After 6 years Microsoft launches Seeing AI app for Android
When Microsoft released its Seeing AI app for Apple iOS devices in 2017, many thought that the release of an Android version was only a matter of time.
Seeing AI is an assistive application for blind and low vision people. It uses the device's capabilities, especially the camera, to describe or read to the user. The app serves several purposes. It can read printed pages, identify people, count money or provide information on products or objects among other features.
The iOS version of Seeing AI received constant development love. Microsoft updated it regularly to add new functionality to it. Now, with a delay of more than six years, Microsoft has finally launched the application for Android.
Interested users may head over to the Google Play Store to download the app. Microsoft announced the official launch in a post on the Microsoft Accessibility Blog. There, the company notes that the app is available in the following languages only: Czech, Danish, Dutch, English, Finnish, French, German, Greek, Hungarian, Italian, Japanese, Korean, Norwegian Bokmal, Polish, Portuguese, Russian, Spanish, Swedish, Turkish.
Language support will be expanded to 34 in 2024 according to Microsoft.
At its core, users use Seeing AI by pointing their phone's camera at something or by taking a photo. Seeing AI will then provide a description for the user.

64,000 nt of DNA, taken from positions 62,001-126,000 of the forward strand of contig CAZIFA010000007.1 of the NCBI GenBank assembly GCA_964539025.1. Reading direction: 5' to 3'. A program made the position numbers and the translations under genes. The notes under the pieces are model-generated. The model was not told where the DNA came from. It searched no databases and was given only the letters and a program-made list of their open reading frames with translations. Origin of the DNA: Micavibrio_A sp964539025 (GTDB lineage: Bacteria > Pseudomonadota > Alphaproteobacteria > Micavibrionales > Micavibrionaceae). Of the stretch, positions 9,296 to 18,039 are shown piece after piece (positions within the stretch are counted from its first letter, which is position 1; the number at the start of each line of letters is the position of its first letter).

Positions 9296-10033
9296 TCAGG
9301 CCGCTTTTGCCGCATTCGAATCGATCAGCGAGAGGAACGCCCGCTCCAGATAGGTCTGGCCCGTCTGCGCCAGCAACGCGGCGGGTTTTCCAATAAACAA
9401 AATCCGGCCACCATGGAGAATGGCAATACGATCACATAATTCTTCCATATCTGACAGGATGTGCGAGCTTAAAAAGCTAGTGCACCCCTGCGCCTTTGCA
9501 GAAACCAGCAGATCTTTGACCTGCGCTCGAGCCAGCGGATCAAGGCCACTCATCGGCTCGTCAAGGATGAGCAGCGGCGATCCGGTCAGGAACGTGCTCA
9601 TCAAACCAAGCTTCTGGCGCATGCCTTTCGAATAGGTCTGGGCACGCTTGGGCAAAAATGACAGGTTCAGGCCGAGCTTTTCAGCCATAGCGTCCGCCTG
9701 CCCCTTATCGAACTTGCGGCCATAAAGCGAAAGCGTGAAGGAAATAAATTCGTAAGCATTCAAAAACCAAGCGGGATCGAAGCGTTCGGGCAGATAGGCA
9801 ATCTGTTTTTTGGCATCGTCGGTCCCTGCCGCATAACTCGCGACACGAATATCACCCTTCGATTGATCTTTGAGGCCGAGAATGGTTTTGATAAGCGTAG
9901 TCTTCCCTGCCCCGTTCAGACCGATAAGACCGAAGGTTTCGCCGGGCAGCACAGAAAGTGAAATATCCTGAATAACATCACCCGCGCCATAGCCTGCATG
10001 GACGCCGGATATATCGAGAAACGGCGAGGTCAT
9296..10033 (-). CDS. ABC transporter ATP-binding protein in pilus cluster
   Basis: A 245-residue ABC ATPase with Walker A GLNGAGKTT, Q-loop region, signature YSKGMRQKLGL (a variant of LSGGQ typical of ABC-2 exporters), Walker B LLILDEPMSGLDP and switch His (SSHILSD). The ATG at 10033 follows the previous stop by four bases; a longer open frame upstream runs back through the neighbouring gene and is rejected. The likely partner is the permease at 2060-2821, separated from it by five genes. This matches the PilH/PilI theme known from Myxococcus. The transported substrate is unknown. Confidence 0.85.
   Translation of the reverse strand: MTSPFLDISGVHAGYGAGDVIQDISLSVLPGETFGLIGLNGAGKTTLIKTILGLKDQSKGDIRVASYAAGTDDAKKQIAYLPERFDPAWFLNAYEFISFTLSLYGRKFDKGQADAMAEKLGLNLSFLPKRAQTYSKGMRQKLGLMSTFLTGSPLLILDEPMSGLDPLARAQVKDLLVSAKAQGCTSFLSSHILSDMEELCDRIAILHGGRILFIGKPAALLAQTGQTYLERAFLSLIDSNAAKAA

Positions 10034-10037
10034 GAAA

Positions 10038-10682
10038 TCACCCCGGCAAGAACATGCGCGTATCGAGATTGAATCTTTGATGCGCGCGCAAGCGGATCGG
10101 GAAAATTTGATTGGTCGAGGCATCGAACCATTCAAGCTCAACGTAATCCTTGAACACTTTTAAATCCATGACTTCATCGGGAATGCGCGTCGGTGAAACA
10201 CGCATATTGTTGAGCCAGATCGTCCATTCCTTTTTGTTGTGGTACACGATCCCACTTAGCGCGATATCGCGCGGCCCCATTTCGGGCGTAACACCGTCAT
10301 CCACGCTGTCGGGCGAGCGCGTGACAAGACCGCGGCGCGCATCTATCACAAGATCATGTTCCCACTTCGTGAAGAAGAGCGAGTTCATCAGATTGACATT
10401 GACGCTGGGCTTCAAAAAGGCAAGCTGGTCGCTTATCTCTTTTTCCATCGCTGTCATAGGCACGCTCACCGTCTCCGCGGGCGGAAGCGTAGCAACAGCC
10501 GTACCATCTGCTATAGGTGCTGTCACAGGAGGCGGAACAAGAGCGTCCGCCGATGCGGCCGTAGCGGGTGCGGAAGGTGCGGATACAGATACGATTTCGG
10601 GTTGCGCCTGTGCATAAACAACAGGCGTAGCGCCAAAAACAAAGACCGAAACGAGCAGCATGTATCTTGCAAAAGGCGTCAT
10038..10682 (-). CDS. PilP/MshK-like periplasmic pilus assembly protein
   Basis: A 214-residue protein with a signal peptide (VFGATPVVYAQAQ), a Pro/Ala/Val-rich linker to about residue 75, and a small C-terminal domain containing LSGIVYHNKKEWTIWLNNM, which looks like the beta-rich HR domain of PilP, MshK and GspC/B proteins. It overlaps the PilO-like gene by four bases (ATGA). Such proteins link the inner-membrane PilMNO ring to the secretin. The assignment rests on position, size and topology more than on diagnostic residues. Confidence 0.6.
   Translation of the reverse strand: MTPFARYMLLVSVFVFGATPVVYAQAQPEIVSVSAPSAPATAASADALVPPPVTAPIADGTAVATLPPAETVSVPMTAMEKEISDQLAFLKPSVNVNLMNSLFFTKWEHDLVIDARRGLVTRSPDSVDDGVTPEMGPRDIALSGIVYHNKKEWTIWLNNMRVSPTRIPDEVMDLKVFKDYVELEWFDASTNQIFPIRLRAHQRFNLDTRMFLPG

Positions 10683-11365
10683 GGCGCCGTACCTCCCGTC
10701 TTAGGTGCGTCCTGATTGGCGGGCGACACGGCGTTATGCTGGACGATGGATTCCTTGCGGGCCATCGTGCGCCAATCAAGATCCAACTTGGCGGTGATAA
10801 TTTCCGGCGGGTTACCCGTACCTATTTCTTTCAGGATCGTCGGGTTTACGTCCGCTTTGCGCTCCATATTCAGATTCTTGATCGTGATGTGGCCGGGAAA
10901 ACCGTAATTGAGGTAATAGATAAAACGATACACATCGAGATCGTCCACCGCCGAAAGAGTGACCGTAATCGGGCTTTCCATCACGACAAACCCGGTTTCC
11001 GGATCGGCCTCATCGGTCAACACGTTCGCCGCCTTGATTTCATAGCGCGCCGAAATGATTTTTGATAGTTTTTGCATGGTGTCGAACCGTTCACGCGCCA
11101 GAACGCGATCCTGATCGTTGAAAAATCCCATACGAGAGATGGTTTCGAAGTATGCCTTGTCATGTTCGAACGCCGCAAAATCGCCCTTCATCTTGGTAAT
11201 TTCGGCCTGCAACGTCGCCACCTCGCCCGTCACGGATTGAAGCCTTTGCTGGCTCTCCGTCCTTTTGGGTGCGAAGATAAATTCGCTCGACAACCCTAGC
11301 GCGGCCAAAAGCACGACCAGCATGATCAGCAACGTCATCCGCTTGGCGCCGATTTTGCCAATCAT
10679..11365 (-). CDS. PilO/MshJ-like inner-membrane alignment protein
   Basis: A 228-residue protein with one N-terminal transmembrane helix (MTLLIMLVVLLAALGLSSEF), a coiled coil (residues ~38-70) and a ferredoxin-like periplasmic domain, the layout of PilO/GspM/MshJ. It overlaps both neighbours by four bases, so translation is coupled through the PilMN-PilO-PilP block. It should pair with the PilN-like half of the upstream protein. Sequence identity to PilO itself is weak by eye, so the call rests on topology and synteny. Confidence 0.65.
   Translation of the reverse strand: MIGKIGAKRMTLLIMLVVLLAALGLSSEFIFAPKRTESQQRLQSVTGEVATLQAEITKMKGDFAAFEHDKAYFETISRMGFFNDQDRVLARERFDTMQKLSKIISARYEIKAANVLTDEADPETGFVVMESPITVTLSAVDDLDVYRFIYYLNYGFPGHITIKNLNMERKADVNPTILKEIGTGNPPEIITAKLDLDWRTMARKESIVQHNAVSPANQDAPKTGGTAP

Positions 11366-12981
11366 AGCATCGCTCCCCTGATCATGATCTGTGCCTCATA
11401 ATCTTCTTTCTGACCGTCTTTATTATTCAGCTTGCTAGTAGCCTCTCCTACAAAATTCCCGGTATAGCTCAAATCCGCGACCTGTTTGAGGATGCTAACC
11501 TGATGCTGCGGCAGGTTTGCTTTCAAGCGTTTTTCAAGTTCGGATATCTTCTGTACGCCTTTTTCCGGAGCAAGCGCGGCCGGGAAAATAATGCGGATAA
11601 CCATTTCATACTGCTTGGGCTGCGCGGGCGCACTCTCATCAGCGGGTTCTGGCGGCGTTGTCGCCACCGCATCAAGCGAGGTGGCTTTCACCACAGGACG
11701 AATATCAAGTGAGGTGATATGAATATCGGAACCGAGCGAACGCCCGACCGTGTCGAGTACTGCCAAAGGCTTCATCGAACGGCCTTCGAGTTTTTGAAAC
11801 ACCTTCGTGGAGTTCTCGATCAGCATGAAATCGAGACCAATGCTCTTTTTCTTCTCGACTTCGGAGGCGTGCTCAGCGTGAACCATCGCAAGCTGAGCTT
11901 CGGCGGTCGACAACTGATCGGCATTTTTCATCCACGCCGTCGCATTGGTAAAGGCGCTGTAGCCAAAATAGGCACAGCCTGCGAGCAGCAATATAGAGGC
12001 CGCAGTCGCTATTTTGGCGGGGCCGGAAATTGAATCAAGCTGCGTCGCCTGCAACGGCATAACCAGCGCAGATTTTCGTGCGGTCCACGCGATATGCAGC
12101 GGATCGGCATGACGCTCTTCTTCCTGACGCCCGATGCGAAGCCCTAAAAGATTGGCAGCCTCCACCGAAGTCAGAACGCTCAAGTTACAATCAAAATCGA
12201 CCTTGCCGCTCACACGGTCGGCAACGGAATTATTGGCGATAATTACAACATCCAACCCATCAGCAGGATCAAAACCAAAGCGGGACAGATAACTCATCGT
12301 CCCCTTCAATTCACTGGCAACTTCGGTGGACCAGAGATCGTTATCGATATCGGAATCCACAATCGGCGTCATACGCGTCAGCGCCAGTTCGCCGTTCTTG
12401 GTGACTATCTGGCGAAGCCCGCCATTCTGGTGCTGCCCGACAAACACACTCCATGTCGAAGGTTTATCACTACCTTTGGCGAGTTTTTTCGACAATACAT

Besides what has already been mentioned, the app may also help users identify colors, scenes, light or handwriting.
Seeing AI can scan barcodes to return the name of the product and package information, if available.
A warning is displayed before the app is used for the first time. Microsoft cautions users not to use Seeing AI in "situations were you could be harmed or injured", as the AI is not always accurate.
Images will be transferred to Microsoft servers over encrypted connections for "certain features" according to Microsoft. The terms state that these images will get deleted automatically after processing. Face recognition stores images and names locally only.
The app displays all of its mode in the lower pane. There, you may switch between the different modes, e.g. to document scanning or scene detection.
Each mode is introduced with a descriptive text that explains how it works and what it can and can't do. The app uses acoustic signals to indicate certain actions, such as processing, to the user.
A tap on the Settings option in the menu displays a few useful options. You can change the order of channels on the app's main screen and also configure shortcuts.
There is also an option to change the currency and speech engine, provided that multiple are available on the device.
Seeing AI is not the only app of its kind. Google has its own kind, called Lookout -- Assisted Vision, which works similarly. It uses the device's camera to get information about the surroundings or specific objects.
More choice is always good though and users on Android may now check out multiple apps, including Microsoft's, to find their favorite.
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